Six major Cayman banks have come together in a partnership to install an automated clearing house that will ease the transfer of electronic funds. The payment network had a soft launch in March, and its new procedures should increase the rapidity of transactions becoming official in Cayman, according to the Cayman Islands Bankers Association.
“What used to happen is you would deposit a transaction in the bank. They would have to process that, and over a two-day period, they would have to exchange checks between banks,” said Richard Lewis, chief operating officer of the Cayman Islands Bankers Association. “All of the transactions that went between banks were settled in most cases by way of check. Even if you were doing an electronic transfer, behind the scenes, you were making a check transfer and there were delays on that.”
Now, according to Brian Esau, the pace should be far quicker.
Mr. Esau, president of the Cayman Islands Bankers Association, said that as long as bank customers make their transactions between 6 a.m. and 2:30 p.m., the funds should be available on that same business day.
Before, he said, they could take as many as two or three days to clear. As well as being beneficial to the consumer, Mr. Esau said it is also an incentive for the banking institutions.
“It’s good for the banks for several reasons,” said Mr. Esau. “It should reduce the volume of check exchange in the marketplace. Check exchange probably has higher costs and higher risks and longer settlement time. By converting this to ACH/EFT, there’s increased efficiency for the banks as well.”
Butterfield Bank, Cayman National Bank, CIBC First Caribbean, Fidelity Bank, RBC and Scotiabank are the participating institutions, and electronic transfers will be accepted in Cayman or American dollars.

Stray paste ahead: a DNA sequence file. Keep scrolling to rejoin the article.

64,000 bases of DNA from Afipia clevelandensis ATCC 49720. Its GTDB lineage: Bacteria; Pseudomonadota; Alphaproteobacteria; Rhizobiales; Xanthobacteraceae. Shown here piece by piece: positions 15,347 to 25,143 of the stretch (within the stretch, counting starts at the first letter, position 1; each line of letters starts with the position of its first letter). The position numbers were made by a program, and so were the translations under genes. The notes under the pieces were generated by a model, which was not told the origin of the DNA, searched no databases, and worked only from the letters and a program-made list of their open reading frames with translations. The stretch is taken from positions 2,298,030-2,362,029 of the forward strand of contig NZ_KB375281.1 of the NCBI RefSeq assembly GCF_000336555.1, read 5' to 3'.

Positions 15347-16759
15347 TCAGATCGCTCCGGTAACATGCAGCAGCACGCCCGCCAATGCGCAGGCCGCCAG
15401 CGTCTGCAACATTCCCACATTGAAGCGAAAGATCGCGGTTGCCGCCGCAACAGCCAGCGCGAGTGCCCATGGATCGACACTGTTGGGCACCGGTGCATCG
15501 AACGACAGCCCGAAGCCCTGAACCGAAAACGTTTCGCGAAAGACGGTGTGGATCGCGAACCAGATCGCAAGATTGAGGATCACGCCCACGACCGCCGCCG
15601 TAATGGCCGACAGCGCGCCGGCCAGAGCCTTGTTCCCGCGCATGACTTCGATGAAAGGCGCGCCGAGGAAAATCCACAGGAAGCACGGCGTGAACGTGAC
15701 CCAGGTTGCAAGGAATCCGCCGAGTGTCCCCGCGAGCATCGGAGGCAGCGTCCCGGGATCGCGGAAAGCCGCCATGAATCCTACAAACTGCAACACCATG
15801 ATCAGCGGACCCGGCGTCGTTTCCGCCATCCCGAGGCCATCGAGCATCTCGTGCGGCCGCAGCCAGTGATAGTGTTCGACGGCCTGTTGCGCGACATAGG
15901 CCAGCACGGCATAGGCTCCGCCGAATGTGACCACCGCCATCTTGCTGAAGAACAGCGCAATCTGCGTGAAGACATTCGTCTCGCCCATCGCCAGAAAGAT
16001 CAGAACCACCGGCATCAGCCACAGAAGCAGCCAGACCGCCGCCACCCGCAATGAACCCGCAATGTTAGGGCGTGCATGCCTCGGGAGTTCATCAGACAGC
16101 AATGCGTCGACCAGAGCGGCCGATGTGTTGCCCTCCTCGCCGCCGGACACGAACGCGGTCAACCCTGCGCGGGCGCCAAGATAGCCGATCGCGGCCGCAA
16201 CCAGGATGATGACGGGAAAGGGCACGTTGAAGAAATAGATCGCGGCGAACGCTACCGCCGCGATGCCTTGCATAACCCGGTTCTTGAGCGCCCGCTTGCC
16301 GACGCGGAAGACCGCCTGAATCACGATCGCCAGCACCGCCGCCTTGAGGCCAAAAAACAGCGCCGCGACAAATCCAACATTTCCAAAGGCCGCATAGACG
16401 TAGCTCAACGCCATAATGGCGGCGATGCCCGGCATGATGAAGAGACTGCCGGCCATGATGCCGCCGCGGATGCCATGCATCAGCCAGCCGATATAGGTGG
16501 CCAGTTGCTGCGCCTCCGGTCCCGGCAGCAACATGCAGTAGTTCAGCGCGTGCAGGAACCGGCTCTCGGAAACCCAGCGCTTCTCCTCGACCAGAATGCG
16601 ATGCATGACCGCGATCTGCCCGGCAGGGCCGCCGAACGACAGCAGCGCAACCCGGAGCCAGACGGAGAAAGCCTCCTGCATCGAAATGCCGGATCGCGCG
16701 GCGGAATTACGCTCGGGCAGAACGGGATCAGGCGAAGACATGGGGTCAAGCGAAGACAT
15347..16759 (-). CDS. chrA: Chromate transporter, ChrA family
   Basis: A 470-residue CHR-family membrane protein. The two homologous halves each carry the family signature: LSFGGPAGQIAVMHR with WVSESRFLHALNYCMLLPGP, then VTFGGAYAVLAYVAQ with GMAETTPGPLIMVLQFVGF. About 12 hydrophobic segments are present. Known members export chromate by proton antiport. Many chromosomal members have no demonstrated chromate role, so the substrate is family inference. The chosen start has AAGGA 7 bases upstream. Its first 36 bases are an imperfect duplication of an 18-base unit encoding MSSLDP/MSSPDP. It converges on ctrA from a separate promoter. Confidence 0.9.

The enhanced electronic transfer network will allow banks to offer a better standard of mobile banking to its customers and will bring to Cayman’s banking industry the technology used around the world. Automated clearing houses are already used elsewhere in the Caribbean, said Mr. Esau.
“It’s modernizing the payment infrastructure in the Cayman Islands and bringing it on par with other major jurisdictions like Canada, the United States and Great Britain,” he said of the automated clearing house. “Why we’re a little bit different animal is we don’t have a central bank. What happens is one of the six participant banks – in this case, Butterfield – will act as the settlement bank. All the electronic transactions will effectively settle through the banks’ respective accounts at Butterfield.”
ACH (Cayman) Limited, a company formed by the partnership of the six retail banks, signed a contract with Prism Services (Cayman) Limited, effective Sept. 15, 2017, for the provision of local automated clearing house services.
The Cayman Islands Bankers Association encourages Cayman residents to speak to their respective banks about how electronic fund transfers will impact their transactions in the future.
The banks are cooperating and collaborating to change the way local customers conduct transactions, said Mr. Esau, but the bottom line is that it should be a net positive for everyone involved.
“We’re effectively competitors but we’re doing this in the interests of the marketplace, the consumer and in our own interests,” said Mr. Esau. “Notwithstanding that this happens, it doesn’t in any way diminish our ability to still be competitive or differentiate. It does not preclude that.”
CIBA has composed a FAQ page on the subject that can be accessed at www.cibankers.org/automated-clearing-house/frequently-asked-questions-faqs.